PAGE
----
In short, the only thing I’ve found that works reasonably for me is dimming the screen as far as it goes, red shifting as hard as I can, and then using the Vyzia clip ons or the PaleoTech red glasses.
Night shift alone doesn’t change anything - the screen is still too bright, and too blue. Phones and tablets are worse, because they’re usually used at a shorter range than computer screens (at least desktop screens - I literally can’t reach my screens from how I normally sit) And long before I ran the goggles through the spectrometer, I was pretty confident that the PaleoTech orange glasses were nearly useless - they simply didn’t work in the evenings, and it would take a while to fall asleep if I’d been using them (even with a red shifted screen). So, at least my experiments aligns with the data!
To answer the early question I got regarding screens and blue goggles and such: Yes, a good set of blue blocking night lenses makes a real difference and can allow you to use a computer after sundown without messing with your sleep. Redshift hard, get a good set of lenses (Vyzia is my go-to), dim the screen as hard as you can, and it shouldn’t mess with your sleep terribly much.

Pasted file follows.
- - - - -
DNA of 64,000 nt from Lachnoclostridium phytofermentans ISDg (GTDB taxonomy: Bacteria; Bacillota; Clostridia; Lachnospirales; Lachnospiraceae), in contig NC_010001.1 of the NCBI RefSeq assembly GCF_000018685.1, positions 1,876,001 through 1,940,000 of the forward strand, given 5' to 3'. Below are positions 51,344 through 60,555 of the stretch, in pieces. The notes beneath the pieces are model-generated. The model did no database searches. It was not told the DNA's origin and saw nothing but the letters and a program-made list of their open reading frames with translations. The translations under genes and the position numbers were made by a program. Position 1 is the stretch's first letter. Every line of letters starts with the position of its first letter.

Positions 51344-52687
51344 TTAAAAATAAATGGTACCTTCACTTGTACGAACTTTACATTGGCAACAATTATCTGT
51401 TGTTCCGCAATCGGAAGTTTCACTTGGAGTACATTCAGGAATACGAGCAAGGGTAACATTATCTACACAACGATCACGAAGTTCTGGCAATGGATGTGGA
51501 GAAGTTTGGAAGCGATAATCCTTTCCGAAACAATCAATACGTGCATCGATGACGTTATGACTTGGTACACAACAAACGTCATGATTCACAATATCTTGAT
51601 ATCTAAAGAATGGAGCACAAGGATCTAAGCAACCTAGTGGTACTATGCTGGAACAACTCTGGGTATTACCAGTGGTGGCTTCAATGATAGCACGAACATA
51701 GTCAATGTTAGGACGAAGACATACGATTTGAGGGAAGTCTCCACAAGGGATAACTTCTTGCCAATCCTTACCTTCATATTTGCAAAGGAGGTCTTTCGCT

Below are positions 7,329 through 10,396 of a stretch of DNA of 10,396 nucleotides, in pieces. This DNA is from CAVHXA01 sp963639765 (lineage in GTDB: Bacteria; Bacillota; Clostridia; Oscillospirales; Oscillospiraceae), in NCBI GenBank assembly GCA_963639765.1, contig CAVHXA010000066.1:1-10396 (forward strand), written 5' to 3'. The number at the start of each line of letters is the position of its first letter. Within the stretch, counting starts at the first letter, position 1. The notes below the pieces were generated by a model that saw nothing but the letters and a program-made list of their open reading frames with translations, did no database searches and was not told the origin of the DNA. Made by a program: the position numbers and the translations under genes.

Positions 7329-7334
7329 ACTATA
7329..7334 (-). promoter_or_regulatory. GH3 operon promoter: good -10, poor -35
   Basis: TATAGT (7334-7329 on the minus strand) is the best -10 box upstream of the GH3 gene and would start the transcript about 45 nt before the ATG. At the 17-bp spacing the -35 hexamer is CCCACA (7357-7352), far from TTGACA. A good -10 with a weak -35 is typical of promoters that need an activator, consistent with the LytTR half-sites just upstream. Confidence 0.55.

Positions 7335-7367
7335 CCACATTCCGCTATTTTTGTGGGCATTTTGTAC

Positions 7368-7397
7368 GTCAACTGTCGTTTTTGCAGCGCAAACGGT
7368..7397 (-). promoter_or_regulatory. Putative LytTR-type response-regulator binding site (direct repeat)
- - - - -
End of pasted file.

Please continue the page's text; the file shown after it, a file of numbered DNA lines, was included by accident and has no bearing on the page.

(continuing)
But as I’ve shown, not all blue blocking lenses are equal. And without a spectrometer, it’s sure hard to tell which are any good. I’m done buying blue blocker lenses as I’ve found my set, but if you want to send me another set I’ll happily run them through the tests and get you the results back in exchange for being able to use the data in a future blog post.
The problem with this, of course, is that a lot of things people use computers for (games, anything slightly color sensitive, etc) simply doesn’t work well with this arrangement. You can set things up to safely use a computer for basic productivity tasks - reading, writing (this post has been written at night), basic sysadmin… most things that are text based work fine. And the rest? I’ll suggest you just shouldn’t bother with them after sundown. This setup is enough of a pain to discourage evening computer use, and I’m good with that.